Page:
The first person I heard refer to comics with this term was master cartoonist Stan Lynde. In case you’re challenged in matters relating to newspaper comic strips, Stan was the creator and writer/artist of the strips Rick O’Shay and Latigo. He’s a master storyteller, a brilliant humorist and an artist of fantastic prowess. The time was close to 20 years ago, and Mike Grell and I were at a very enjoyable comic book convention at Billings Montana. One of the promoters promised to introduce me to Stan. This was a real fanboy moment for me.
As it turned out Stan and Lynda Lynde were two of the nicest people on the planet, and probably the universe. After dinner (where I consumed the best prime rib ever), they invited Mike and me to their place in the bluffs overlooking Billings. There Mike and I gazed upon acres of Stan’s paintings, original strip art, awards, historical memorabilia, and simply awesome sundry stuff. We talked for several hours and the subject got around to his career. Stan shared all kinds of great stuff – how one of his assistants was Robert Crumb, who, in many respects, was the anti-Stan Lynde. How Little Orphan Annie creator Harold Gray was an egotistical, arrogant bastard – those are my words, not Stan’s. And how, when he was coming to the end of his tenure his signature creation Rick O’Shay, his first wife asked him how long he was going to be making buggy whips.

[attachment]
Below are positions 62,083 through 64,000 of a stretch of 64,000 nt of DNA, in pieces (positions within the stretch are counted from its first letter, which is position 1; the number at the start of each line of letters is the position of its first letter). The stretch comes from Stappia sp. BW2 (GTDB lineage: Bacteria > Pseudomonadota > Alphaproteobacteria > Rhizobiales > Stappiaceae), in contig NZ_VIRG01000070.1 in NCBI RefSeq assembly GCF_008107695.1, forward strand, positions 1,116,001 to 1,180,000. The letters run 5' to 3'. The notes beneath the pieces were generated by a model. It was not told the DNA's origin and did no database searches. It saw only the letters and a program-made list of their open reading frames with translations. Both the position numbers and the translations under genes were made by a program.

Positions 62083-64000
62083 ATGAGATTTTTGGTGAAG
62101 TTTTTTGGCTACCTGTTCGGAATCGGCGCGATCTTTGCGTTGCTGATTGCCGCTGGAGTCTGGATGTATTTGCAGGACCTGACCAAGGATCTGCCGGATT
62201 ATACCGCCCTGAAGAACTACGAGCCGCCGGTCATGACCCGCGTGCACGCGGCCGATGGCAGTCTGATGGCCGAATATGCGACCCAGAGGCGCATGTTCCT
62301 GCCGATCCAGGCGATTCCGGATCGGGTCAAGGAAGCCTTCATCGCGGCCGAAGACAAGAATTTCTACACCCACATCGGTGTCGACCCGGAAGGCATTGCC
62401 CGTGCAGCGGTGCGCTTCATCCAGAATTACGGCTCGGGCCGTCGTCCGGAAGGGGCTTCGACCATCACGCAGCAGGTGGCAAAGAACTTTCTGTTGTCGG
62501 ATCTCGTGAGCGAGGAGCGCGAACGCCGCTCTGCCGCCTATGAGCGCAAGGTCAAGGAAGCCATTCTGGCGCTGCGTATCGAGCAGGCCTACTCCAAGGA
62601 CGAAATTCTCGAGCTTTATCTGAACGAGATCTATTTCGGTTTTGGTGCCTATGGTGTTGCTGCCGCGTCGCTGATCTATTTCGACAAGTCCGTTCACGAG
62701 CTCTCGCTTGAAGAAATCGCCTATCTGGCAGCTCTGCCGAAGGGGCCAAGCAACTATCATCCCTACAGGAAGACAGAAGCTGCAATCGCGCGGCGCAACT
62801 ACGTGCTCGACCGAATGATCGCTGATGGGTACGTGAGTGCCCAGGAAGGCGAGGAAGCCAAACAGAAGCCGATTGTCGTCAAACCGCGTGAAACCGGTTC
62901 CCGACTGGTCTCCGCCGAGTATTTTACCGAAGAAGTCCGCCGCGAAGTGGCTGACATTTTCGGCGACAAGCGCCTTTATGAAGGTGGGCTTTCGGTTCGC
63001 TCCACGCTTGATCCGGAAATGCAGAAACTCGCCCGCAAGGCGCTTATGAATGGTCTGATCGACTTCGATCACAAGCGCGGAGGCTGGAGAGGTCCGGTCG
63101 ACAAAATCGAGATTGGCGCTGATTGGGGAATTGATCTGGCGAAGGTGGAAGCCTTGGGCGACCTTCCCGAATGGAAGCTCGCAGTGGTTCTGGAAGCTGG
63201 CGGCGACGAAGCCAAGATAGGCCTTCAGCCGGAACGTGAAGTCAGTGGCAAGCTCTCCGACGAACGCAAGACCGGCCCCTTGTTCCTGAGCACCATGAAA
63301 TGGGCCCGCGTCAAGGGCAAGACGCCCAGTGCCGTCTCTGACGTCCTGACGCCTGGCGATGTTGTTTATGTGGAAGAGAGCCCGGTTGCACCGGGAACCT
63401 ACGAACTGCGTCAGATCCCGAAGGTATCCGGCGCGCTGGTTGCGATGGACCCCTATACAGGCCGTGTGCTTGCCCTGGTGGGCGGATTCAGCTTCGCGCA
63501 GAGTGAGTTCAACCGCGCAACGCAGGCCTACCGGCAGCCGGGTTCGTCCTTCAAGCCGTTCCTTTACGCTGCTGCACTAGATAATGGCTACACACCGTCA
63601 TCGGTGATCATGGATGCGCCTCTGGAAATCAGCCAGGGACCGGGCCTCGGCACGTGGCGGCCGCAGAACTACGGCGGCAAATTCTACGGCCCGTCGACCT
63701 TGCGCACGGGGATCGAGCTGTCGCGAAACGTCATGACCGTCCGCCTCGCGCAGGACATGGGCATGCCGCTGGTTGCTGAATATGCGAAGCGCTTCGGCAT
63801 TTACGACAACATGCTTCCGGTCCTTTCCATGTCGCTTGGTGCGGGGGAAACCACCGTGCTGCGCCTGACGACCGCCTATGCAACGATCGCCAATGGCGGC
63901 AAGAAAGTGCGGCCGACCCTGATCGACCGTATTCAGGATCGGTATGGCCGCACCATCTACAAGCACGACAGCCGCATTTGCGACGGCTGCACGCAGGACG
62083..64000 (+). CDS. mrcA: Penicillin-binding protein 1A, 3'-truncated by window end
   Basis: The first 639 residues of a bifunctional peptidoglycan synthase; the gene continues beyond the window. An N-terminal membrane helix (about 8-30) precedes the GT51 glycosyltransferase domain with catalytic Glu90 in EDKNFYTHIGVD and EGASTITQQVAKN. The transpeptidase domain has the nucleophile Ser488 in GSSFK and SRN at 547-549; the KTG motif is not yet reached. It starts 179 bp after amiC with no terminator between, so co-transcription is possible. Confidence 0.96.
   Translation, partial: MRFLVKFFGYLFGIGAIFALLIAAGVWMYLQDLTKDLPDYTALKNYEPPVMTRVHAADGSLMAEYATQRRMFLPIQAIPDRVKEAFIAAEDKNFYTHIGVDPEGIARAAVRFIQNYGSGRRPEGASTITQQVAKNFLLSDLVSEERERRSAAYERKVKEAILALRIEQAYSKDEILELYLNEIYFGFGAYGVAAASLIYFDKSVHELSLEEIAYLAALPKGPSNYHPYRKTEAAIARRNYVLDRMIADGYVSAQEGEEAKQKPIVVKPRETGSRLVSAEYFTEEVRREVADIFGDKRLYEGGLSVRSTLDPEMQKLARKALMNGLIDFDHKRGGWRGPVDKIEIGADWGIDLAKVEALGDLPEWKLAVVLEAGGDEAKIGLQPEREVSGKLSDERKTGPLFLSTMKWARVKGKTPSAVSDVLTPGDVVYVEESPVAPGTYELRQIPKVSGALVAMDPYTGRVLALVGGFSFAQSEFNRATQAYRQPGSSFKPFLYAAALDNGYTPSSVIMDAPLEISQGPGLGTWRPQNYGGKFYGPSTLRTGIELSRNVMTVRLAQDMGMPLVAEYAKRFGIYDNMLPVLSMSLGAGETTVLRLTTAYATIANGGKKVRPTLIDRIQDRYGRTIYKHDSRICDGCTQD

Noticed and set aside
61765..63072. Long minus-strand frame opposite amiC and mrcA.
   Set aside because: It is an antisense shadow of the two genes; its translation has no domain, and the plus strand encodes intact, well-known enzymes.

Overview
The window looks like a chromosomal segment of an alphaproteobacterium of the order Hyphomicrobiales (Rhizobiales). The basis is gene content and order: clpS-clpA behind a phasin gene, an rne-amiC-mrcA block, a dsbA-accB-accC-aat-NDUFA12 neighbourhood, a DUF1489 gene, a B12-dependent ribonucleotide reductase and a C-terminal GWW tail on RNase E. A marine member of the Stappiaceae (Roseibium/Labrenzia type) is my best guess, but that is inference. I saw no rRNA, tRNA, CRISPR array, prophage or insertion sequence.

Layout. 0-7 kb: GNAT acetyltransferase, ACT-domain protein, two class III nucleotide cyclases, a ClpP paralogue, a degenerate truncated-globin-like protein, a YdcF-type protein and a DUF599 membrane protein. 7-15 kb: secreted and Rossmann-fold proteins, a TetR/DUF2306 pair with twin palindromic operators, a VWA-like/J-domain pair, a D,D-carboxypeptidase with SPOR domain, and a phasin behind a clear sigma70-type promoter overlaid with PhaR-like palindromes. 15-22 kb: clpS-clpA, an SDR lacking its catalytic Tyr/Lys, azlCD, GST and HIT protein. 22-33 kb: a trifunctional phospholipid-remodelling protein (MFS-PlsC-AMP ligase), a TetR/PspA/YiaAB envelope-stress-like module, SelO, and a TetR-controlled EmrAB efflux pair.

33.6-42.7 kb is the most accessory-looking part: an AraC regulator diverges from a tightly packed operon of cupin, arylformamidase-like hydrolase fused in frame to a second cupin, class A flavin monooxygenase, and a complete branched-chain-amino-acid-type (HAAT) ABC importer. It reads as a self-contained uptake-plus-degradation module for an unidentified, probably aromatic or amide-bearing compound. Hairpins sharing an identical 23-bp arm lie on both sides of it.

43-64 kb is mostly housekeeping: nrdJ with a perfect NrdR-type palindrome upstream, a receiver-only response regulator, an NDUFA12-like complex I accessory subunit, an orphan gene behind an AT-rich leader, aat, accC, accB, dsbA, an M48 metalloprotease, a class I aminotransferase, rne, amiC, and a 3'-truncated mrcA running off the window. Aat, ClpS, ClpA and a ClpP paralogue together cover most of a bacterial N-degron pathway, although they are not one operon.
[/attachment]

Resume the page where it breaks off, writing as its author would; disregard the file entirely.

That phrase impressed me. Were newspaper strips buggy whips? Maybe. Continuity strips certainly were – today, we have Dick Tracy, Gasoline Alley, Alley Oop, The Phantom, Mandrake, Judge Parker and barely a handful of others. Tracy’s picked up a few papers since our pal Joe Staton took over the art; on the other hand I know Mandrake is still alive solely because it’s online at King Features Syndicate. But the argument itself stayed with me, and during the past two decades I’ve endured the effluvium of the buggy whip factory as it surrounded the comic book medium.
The fact that the newspaper comic strip form remains alive is due to the Internet: a lot of newspapers run lots and lots of strips on their websites and the major syndicates have very low-cost services which email comics directly to their subscribers.
Not to put words in Brother John’s mouth, but the Internet is the only thing staving comic books off from the buggy whip wing of the American cultural museum. I think John’s right: we should know in about a year if that works. If not, ComicMix will become, oh, I don’t know, either a B&D site with all those whips, or a B&B site where you can score a nice home cooked meal.